The Supreme Court of Texas has issued one of the biggest insurance rulings in years, and our own Amy Elizabeth Stewart sat down for an extensive interview with the national legal publication Law360 to help explain the court’s decision. 

In USAA Texas Lloyd’s v. Menchaca, the Texas high court cleared up years of legal confusion by ruling that policyholders can recover benefits as actual damages if such benefits were lost due to an insurer’s violation of the Texas Insurance Code. The Supreme Court also established five rules that lower courts must observe when deciding cases over policy breaches and Insurance Code violations.

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Insured’s Duty to Read Policy May be Undercut by Agent's Misrepresentations, Appeals Court Affirms

Insurance policyholders should always read their policies, but a recent ruling out of Texas’ 14th Court of Appeals may provide support to those who rely on insurance agents for information regarding their policies.

Insureds often misunderstand the terms of an insurance policy or argue that they have been misled by an insurer’s or an agent’s statements regarding a policy’s terms or coverage. In these disputes, defendants often raise as a defense the insured’s duty to read its policy. The court’s Oct 18 ruling in ruling in 
Wyly v. Integrity Insurance Solutions, No. 14-15-0042-CV, reiterated the rule under Texas law that this defense fails where an insured has alleged or shown that an insurance agent has made a specific, affirmative misrepresentation about the policy.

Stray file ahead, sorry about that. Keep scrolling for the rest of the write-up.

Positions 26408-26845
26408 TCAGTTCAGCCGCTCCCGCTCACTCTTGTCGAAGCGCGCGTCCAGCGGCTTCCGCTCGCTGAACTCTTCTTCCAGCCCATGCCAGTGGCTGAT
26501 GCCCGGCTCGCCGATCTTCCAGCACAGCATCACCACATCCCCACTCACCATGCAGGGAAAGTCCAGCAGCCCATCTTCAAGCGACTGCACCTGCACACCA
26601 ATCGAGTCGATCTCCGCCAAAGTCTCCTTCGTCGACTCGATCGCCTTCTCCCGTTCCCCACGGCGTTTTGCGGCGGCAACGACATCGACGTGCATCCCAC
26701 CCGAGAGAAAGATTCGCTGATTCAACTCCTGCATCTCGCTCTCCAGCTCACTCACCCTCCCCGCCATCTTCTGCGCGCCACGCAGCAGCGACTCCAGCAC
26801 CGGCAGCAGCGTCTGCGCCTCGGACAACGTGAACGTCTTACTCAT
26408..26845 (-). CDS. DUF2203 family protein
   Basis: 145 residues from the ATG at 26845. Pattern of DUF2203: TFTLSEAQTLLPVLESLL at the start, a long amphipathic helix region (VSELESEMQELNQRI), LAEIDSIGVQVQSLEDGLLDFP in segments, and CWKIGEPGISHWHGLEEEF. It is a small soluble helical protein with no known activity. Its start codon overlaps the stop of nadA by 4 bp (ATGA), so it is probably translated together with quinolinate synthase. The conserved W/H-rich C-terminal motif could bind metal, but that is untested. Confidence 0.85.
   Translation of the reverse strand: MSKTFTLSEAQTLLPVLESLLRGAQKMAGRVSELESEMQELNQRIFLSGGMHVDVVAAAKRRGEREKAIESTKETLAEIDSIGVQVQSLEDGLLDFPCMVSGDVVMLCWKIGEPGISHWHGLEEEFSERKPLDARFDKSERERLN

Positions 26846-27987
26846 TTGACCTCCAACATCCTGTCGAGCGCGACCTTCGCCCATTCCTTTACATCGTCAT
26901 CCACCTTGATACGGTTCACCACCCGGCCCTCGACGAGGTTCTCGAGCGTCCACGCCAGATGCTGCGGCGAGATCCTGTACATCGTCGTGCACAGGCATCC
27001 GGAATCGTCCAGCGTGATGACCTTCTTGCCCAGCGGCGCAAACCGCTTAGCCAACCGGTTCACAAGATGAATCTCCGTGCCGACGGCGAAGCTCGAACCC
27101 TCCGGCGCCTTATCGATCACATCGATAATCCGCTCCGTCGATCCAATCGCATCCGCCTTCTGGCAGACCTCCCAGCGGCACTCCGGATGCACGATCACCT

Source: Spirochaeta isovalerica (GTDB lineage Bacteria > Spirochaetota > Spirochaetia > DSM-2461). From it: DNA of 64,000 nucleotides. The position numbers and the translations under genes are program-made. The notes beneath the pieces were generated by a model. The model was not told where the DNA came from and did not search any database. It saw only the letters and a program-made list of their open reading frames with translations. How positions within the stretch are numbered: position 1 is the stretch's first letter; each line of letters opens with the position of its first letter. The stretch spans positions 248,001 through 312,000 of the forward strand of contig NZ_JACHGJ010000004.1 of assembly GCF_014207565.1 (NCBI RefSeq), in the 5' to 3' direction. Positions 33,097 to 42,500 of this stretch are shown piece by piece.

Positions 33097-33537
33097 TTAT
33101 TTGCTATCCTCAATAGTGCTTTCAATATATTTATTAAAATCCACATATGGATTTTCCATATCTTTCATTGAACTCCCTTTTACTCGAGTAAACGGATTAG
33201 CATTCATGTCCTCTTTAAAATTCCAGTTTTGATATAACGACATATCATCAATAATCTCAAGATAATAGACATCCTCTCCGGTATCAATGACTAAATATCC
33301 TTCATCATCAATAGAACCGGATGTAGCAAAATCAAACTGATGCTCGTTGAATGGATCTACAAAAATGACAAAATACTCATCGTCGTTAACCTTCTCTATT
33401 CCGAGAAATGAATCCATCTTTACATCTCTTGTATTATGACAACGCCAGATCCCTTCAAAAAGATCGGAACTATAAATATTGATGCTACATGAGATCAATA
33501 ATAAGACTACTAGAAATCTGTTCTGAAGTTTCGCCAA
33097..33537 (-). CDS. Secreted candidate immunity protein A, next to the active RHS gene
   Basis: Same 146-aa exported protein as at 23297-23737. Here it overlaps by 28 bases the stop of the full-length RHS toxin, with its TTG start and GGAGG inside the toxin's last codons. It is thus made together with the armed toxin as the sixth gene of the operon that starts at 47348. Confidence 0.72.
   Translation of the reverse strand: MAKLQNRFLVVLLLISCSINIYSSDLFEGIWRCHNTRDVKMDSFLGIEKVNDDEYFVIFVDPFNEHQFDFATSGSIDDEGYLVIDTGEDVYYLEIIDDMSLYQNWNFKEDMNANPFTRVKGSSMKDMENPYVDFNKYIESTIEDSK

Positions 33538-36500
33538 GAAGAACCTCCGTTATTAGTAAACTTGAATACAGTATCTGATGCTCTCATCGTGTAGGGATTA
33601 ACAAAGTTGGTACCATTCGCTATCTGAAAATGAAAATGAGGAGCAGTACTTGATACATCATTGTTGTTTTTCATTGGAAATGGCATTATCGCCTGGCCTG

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Insurers Take Note :: Texas Prompt Payment Act’s Bite IS as Big as its Bark

When an insurance company fails to act in accordance with deadlines established by the Texas Prompt Payment of Claims Act, it faces stiff consequences—specifically, 18% penalty interest on amounts owed to the insured.

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Policyholders Should Not Mourn the Death of SB 1628

Failing to make the cut for the May 26th House calendar, Senate Bill 1628 is dead.  
 

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Vail Remains “Un-Veiled”

On March 27, 2015, the Texas Supreme Court dismissed United National Insurance Company’s petition for review of United National Insurance Company v. AMJ Investments, LLC, 447 S.W.3d 1 (Tex. App.—Houston, June 26, 2014).  This development leaves intact AMJ, which follows Vail v. Texas Farm Bureau Mutual Insurance Company, 754 S.W.2d 129 (Tex. 1988), with respect to Texas Insurance Code damages.

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Amy Stewart Law is a boutique law firm that represents policyholders in insurance coverage litigation and bad faith, with an emphasis in directors & officers liability, cyber insurance, fiduciary liability, professional liability and other specialty liability coverages.


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  • insurance coverage litigation
  • bad faith litigation
  • policy interpretation & analysis
  • insurance review & planning advice
  • advice | insurance disputes